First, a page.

2. Distinguish between the drones, workers, eggs, larvae, pupae, honey, wax, pollen, and propolis; tell how the bees make the honey, and where the wax comes from; and explain the part played in the life of the colony by the queen, the drones, and the workers.

3. Have had experience in hiving at least one swarm. Explain the construction of the modern hive. especially in regard to the "Bee spaces."

4. Put foundations in sections and fill supers with sections; and also remove filled supers from the hive and prepare honey for the market.

In 1928 an additional requirement was added to obtain a Bee Keeping merit badge:

5. Write an acceptable article of not more than two hundred words on the differences in honeys according to the flowers from which the nectar is obtained.


1934-1935 ~ Bee Keeping
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1936-1937 ~ Bee Keeping
Image 3


1937-1938 ~ Bee Keeping
Not Shown


1940-1942 ~ Bee Keeping
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1940-1942 ~ Bee Keeping
Image 5


1947-1951 ~ Bee Keeping
Image 6


1952-1956 ~ Bee Keeping
Image 7

In 1956 the badge was renamed Beekeeping.


1957-1960 ~ Beekeeping
Image 8

In 1957 the badge was redesigned to look like a real live bee.


1961-1971 ~ Beekeeping
Image 9


1967 ~ Beekeeping
Image 10


1972-1975 ~ Beekeeping
Image 11


1972-1975 ~ Beekeeping
Image 12


1976-1980 ~ Beekeeping
Image 13


1994-1995 ~ Beekeeping
Image 14

1995 ~ The Beekeeping merit badge was discontinued.

The Beekeeping merit badge was offered from 1911 until 1995. From 1980 to 1994, the number of youth earning this merit badge ranged from 700 to 1,000 per year. That decline in interest eventually led to its demise in 1995.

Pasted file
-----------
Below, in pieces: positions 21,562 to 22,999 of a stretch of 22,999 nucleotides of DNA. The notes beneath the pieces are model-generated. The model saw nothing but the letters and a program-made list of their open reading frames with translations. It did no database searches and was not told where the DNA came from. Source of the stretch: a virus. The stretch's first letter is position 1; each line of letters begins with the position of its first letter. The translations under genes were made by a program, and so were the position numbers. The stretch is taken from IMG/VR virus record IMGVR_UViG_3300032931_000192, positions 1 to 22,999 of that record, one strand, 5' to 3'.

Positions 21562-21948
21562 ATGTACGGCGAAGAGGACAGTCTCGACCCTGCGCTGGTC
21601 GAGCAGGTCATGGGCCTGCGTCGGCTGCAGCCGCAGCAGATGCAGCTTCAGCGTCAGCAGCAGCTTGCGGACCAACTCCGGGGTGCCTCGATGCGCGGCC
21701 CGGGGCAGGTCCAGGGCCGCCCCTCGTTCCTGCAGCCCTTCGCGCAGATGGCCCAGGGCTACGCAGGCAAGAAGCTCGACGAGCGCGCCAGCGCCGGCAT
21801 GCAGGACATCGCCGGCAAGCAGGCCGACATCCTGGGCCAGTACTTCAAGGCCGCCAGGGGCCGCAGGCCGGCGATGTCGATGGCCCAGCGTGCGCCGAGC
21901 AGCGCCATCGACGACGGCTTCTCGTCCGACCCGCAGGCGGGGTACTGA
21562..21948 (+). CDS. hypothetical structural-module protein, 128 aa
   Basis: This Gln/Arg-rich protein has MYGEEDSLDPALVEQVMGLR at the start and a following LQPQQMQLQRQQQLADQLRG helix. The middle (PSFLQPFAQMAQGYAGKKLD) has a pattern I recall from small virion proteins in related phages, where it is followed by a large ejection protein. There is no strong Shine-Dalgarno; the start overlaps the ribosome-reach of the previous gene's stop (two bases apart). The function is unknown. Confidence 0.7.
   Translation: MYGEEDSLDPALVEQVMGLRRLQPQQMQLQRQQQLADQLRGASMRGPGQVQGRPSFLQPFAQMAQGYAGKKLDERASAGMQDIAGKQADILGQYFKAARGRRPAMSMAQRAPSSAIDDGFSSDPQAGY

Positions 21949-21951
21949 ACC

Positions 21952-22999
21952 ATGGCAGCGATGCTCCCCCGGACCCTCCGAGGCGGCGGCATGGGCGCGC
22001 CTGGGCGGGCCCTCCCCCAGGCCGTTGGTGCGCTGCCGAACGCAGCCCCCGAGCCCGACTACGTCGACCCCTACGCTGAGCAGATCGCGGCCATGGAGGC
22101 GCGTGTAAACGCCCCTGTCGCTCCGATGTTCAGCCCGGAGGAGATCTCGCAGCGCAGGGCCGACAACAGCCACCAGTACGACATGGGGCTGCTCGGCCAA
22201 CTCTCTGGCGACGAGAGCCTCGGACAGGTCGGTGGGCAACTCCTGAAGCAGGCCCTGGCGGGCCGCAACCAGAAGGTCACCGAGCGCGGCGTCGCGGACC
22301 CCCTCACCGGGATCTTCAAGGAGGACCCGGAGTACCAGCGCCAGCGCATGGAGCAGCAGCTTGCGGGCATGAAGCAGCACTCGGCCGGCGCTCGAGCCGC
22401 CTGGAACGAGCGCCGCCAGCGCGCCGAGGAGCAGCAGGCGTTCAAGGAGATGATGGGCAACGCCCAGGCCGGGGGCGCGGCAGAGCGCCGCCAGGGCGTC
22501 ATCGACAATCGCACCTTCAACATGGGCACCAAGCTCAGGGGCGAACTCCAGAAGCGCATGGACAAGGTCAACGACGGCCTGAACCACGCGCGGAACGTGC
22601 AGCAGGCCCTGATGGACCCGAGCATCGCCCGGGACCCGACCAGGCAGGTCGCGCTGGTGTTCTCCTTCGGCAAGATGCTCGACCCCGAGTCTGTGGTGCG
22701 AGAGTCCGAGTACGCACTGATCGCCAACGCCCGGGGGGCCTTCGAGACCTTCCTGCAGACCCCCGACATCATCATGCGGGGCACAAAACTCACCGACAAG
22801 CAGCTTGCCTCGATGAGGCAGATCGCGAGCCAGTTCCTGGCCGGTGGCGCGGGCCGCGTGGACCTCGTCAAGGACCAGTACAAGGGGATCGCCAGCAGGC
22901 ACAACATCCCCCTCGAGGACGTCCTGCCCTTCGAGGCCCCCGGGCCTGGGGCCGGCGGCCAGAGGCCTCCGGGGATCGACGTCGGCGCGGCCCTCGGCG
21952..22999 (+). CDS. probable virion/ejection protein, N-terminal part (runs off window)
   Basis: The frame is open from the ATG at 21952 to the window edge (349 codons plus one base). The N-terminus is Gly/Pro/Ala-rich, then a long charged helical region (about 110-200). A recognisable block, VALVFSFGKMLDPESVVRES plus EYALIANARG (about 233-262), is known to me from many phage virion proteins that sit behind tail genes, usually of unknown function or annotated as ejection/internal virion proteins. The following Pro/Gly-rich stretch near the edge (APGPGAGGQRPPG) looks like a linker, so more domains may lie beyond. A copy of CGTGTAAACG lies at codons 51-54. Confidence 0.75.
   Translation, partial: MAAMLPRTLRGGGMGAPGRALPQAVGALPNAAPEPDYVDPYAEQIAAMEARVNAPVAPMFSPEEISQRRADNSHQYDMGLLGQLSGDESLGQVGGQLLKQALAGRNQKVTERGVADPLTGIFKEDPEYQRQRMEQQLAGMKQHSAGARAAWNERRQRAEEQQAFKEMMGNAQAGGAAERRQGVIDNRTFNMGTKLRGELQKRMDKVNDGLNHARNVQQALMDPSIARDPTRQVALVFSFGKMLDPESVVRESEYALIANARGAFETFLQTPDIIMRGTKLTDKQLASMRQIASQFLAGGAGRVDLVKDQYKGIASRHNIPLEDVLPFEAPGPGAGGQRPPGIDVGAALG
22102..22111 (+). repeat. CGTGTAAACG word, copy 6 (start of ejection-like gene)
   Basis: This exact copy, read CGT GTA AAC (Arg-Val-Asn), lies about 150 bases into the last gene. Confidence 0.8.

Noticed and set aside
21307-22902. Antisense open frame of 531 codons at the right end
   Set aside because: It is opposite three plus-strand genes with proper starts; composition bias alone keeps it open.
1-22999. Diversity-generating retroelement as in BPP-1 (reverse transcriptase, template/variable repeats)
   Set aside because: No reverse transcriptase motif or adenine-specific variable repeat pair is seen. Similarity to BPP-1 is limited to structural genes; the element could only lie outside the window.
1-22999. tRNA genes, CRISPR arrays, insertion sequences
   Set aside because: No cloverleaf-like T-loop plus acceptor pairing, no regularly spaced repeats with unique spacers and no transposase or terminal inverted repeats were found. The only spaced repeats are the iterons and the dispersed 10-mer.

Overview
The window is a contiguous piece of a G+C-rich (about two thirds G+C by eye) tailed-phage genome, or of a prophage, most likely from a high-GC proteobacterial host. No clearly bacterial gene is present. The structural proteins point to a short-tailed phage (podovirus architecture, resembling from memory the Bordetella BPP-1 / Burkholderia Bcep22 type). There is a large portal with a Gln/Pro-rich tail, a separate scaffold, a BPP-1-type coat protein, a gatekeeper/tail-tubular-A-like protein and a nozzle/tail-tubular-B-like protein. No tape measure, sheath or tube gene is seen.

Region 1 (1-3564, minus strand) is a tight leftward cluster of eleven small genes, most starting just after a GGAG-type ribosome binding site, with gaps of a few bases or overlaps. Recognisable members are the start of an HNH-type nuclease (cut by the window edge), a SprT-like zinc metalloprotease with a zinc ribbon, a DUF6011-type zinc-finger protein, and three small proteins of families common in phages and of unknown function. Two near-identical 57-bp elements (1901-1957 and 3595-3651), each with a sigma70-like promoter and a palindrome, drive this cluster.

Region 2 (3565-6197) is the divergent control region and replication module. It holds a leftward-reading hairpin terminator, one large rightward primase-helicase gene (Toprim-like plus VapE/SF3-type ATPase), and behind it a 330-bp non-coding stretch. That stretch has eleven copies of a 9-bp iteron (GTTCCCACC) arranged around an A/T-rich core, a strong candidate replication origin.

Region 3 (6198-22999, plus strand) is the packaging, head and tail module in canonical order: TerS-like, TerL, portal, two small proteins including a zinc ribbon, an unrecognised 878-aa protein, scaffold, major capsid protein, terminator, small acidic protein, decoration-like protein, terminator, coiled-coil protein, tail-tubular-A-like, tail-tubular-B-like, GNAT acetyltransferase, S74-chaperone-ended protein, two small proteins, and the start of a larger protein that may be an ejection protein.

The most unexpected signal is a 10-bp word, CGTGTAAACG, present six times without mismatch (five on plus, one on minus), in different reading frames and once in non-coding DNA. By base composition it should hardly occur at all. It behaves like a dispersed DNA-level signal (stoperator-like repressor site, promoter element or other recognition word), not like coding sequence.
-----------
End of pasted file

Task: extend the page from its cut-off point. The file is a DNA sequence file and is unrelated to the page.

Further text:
2012 ~ The Boy Scouts of America respond to demands for reinstatement of the beekeeping merit badge:

"In recent years, Scouts and Scouters have expressed a desire for the Beekeeping merit badge to be reinstated. They have been concerned about the vital role bees play in our ecosystem and that Scouts seem increasingly unaware of the problems honeybees face today. After a great deal of research and consideration, much of the old Beekeeping merit badge requirements and related activities and lessons will soon be incorporated into several existing badges. Those affected include Environmental Science, Forestry, Gardening, Insect Study, Nature, and Plant Science. As a result, more Scouts will be exposed to honeybee issues than if the merit badge were reinstated." -Advancement News June/July 2012


1994 ~ Insect Study
Image 15

At the present state, beekeeping is a partial requirement in the merit badge; Insect Study. Much of the old Beekeeping merit badge requirements and related activities and lessons were incorporated into this badge.


1952 ~ Nature
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At the present state, beekeeping is a partial requirement in the merit badge; Nature. Much of the old Beekeeping merit badge requirements and related activities and lessons were incorporated into this badge.


Advancement News June/July 2012…/advancement…/512-075_June_July.pdf

Boy Scouts of America: The Official Handbook for Boys By Boy Scouts of America, 1911, page 41

Boy Scouts of America: The Official Handbook for Boys By Boy Scouts of America, 1915, page 36

Beekeeping Merit Badge

Handbook for Boys
By Boy Scouts of America 1915 page 36

Insect Study


Collecting Merit Badges - insect study…/boyscouts/…/insect_study.htm

Nature Merit Badge…/advancemen…/meritbadges/mb-natu.aspx

Boy Scout Insignia Virtual Museum

The Future of Beekeeping and the BSA…/a…/additional-recognition

Boy Scout Merit Badges…/national-bsa-i…/merit-badges/


Research in progress:
Number of beekeeping merit badges issued by year:
Can you help fill in the missing dates?

1911 - 0
1912 - 25
1913 - 62
1914 - 214
1915 - 39
1916 - 19

Annual Report of the Boy Scouts of America: 1917 page 55…


1917 - 19
1918 - 51
1919 - 97
1920 - 66
1921 - 147
1922 - 199
1923 - 207
1924 - 190

1927 - 407?
1941 - 5,027?
1928 - 1,154?

Annual Report of the Boy Scouts of America. 1924 page 49
Comparative merit-badge table for eight years…